England are trying to enjoy the moment after booking their place at the 2018 World Cup but Gareth Southgate’s side know they face a battle to win the hearts and minds of a sceptical public.
The likes of Portugal, Holland and Italy might cast an envious eye at the Three Lions’ qualification with a trip to Lithuania still to go but Thursday’s arduous Wembley win over Slovenia – a grind on the pitch and a trial in the stands – felt anything but celebratory.
Harry Kane’s injury-time effort at least ensured they crossed the line with a victory but with tens of thousands of seats left unclaimed, and those in attendance more entertained by their own paper planes than events on the field, the challenge was to re-engage with a careworn fanbase.
Asked if he was enjoying the tricky challenge of leading his country, Southgate said with a chuckle: “Weirdly, I am. Although I am not certain I am standing here thinking ‘well, isn’t it brilliant to qualify for the World Cup, I am feeling all the love’ but I get it.”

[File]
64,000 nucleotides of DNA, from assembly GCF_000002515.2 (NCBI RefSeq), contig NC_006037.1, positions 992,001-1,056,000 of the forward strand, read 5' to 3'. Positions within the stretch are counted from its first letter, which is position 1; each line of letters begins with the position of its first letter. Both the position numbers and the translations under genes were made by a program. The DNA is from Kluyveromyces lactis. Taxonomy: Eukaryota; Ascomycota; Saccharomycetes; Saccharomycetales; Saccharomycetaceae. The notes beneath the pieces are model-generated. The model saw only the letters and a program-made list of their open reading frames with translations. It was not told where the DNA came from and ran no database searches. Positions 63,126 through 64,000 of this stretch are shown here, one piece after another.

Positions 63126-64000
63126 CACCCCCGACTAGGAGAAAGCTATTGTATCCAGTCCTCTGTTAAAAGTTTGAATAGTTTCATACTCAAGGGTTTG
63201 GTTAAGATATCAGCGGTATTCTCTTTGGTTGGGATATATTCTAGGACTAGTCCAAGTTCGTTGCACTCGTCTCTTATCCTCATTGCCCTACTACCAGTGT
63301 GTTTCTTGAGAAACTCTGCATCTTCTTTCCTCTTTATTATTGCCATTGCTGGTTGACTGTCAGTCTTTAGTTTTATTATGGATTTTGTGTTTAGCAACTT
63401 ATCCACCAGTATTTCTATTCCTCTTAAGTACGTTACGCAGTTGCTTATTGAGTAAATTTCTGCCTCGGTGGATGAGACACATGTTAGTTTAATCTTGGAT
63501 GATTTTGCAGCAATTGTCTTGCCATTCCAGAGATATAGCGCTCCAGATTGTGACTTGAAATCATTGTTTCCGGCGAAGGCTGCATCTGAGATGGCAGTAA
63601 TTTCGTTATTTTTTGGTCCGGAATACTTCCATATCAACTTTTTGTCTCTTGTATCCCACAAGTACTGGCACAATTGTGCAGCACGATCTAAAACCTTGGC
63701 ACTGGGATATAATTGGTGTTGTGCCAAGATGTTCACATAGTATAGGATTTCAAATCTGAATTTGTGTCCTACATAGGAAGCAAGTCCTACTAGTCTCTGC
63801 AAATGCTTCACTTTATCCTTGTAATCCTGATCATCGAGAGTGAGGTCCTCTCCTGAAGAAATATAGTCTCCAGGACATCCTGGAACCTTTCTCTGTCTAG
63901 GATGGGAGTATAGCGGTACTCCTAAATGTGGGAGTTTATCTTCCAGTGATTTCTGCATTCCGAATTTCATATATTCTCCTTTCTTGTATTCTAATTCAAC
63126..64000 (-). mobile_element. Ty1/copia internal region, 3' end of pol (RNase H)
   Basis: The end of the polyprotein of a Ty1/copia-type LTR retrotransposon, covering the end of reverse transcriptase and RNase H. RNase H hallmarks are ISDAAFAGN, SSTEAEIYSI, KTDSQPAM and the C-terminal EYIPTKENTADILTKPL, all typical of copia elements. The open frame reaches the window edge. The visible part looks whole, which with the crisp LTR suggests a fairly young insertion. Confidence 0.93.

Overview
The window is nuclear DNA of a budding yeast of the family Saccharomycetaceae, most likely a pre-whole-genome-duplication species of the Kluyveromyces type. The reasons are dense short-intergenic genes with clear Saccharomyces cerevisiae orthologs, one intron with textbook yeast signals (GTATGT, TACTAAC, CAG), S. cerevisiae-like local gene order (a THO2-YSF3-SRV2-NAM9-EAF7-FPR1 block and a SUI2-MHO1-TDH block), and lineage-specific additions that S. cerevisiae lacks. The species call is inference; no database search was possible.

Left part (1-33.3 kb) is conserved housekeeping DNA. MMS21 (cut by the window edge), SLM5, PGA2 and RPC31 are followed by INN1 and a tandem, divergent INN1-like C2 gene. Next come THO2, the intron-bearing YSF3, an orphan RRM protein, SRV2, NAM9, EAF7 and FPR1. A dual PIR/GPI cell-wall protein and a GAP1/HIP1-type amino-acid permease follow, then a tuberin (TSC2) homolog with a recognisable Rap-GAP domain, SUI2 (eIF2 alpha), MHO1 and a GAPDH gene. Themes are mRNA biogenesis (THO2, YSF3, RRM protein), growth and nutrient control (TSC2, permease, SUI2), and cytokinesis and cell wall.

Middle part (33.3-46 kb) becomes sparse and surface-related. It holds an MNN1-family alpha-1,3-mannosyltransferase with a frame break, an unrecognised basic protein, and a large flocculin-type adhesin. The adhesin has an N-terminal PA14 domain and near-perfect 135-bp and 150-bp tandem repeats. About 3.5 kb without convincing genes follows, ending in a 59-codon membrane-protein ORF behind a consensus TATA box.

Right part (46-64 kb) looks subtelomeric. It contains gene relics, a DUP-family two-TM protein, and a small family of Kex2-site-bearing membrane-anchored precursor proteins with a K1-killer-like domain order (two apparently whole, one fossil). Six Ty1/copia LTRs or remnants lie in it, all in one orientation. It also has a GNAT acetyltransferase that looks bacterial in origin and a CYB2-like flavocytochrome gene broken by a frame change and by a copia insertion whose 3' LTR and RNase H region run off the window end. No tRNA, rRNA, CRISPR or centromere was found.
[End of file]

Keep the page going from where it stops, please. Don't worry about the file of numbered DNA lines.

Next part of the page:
Euro ’96 is held as the high watermark for the national side in the Premier League era, with an entertaining team capturing the wider imagination on home soil before crashing out to Germany in a semi-final shootout.
Southgate, of course, missed the decisive penalty in that match and now finds himself in charge of rekindling the old affection.
“They might find it difficult to find much love for me with my history with England! I’ve managed to shoulder that for 20 years,” he said.
“My job, my first objective, is to get the country to a World Cup finals. Then make the team as good as we possibly can and that’s what I intend to do.
“The more we can play football which excites people and score goals, will of course start to win people over. We’re in an era where it must be difficult for the supporters to relate to players because of what they earn and all of the hullabaloo that is around them. But these are good kids, desperate to play for England.”